The Set Within the Skull

If you want to find schizophrenia, go to a psychology department. Not among the staff (although some do seem to hear voices inaudible to the rest of us) but within the subject. It has gone from describing varieties of religious experience to censusing them, from phrenology to scanning brains and DNA, and at last—coming full circle—to explaining belief in Darwinian terms. Psychology is a journey from the arts to the sciences and back again.

How the Mind Works is a route map across the Great Divide, an ambitious attempt to explain how we act, think, and feel in terms of cognitive science. Steven Pinker believes that the voyage of discovery is more or less complete; or, at least, we have got about as far as we will. In spite of an escape clause of the kind familiar to consumers of health foods (“We don’t understand how the mind works”), his agenda is clear. It is presented in the forceful manner expected of the author of The Language Instinct. The mind works in a particular way, he says, because of evolution.

The mind is almost as hard to define as the soul. Four years after The Origin of Species, the Reverend Charles Kingsley was the first to use evolution to metaphysical ends: in The Water Babies a drowned chimney sweep is reborn, meets Darwin and Huxley, and evolves a moral sense lacking in his earthly self. After all, if evolution could produce that miracle, the Englishman, why could it not produce the greater miracle, the soul? Ethics, religion, and science were neatly reconciled.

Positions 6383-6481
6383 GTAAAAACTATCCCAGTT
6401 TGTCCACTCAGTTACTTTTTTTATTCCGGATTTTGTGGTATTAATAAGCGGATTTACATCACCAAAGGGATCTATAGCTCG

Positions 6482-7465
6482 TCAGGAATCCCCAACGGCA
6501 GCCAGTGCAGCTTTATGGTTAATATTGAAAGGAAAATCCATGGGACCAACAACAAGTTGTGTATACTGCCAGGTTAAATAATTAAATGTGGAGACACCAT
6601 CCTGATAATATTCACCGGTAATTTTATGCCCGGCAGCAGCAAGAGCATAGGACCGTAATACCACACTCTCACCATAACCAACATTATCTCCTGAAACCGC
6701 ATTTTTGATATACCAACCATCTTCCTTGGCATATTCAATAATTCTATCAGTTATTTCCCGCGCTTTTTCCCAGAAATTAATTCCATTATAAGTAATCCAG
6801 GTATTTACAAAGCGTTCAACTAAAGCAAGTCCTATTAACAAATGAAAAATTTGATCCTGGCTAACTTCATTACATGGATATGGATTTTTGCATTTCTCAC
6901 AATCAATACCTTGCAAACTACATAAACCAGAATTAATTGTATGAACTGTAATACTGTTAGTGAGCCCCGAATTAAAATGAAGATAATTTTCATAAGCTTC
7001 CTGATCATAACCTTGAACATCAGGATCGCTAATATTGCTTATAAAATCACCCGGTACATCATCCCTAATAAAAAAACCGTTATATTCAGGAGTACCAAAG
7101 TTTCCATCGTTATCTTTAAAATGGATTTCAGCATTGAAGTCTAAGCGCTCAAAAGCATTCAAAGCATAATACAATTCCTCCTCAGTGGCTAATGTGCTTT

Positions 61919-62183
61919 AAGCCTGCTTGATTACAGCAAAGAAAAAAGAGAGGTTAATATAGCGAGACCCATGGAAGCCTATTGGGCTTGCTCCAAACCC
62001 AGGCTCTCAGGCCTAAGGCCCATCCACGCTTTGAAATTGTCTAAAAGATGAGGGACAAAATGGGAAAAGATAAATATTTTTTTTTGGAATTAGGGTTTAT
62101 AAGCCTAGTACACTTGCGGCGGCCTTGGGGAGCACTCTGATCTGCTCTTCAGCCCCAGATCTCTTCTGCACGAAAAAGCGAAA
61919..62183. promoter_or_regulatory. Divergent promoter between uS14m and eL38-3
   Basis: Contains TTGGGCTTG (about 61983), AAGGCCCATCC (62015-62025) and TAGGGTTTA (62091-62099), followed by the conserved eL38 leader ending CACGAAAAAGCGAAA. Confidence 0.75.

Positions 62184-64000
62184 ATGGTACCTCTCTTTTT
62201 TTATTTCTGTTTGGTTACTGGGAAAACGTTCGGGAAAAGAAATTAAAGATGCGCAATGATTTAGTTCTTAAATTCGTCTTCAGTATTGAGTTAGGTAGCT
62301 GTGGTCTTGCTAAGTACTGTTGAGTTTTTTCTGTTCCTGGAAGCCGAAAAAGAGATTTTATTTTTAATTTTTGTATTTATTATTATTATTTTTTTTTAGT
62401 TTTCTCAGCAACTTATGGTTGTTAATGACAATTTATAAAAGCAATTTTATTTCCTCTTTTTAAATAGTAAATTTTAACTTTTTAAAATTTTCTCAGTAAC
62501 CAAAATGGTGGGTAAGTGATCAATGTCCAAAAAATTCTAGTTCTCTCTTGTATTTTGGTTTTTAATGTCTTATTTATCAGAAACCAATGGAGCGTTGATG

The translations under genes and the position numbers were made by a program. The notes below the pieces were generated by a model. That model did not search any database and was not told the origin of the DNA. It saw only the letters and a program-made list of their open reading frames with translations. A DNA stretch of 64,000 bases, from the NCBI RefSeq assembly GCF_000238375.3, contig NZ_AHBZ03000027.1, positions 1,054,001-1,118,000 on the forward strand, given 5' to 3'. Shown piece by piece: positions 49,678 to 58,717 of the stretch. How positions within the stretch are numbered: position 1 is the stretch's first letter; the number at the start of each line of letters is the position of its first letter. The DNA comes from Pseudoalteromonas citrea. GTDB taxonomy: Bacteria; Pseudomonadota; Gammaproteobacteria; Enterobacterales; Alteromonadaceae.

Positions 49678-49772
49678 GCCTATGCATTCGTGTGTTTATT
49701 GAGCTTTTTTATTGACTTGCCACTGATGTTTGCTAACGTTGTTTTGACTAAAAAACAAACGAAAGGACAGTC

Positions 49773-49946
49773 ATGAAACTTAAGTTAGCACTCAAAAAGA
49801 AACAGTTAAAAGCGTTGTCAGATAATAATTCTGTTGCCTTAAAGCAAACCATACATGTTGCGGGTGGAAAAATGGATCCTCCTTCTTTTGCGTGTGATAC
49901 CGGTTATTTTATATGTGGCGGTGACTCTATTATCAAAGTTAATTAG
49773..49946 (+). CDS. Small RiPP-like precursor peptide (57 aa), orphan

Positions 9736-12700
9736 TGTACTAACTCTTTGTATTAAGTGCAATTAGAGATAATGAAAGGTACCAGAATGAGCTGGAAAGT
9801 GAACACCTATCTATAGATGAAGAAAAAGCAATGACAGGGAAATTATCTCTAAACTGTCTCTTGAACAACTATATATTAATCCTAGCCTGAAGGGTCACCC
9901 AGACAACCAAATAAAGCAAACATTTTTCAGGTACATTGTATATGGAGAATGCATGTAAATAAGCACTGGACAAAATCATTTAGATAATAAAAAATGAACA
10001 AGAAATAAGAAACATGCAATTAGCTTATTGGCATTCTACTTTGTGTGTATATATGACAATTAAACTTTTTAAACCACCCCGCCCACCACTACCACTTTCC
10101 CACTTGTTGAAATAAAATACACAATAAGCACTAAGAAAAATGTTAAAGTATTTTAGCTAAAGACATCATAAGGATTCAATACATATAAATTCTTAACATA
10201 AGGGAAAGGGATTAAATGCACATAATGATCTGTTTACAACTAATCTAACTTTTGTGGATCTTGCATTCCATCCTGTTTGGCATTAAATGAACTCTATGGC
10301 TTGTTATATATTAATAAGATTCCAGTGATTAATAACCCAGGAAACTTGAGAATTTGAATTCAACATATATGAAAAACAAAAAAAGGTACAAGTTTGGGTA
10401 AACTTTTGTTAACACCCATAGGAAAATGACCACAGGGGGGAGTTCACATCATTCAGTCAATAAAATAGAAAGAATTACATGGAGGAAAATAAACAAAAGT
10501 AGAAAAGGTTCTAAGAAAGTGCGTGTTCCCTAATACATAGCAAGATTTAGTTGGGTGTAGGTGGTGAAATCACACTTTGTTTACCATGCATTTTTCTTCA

Steven Pinker transcends the Water Babies school of brain science, but in some places only just. He is as keen on what evolution can do as was Charles Kingsley. That, in the broad sense, the mind evolved is not at all surprising. It had as little choice in the matter as did the kidney. Because of evolution, the parent of creatures as unlikely as the tree-kangaroo and the AIDS virus, the human brain does unexpected and at first sight mysterious things. Those who study it have long ignored its past: according to this book, “the study of the mind is still mostly Darwin-free, sometimes defiantly so.”

Pinker does his best to put the balance right. To demystify the mysteries of seeing, gambling, laughing, and (possibly) falling in love we need to understand the brain’s antecedents. History may not contain everything the brain does, but it defines the limits within which it is obliged to work. Take those irritating “magic eye” books that at first sight seem just a set of textured pages. Suddenly, from each a giraffe or a racing car pops out. They come from our ability to see in stereo, perhaps a relic of a life surrounded by millions of identical leaves from which a juicy insect had to be distinguished.

Is Pinker’s—notably daring—title sensible, or does it promise too much? How, for example, does television work? To a …

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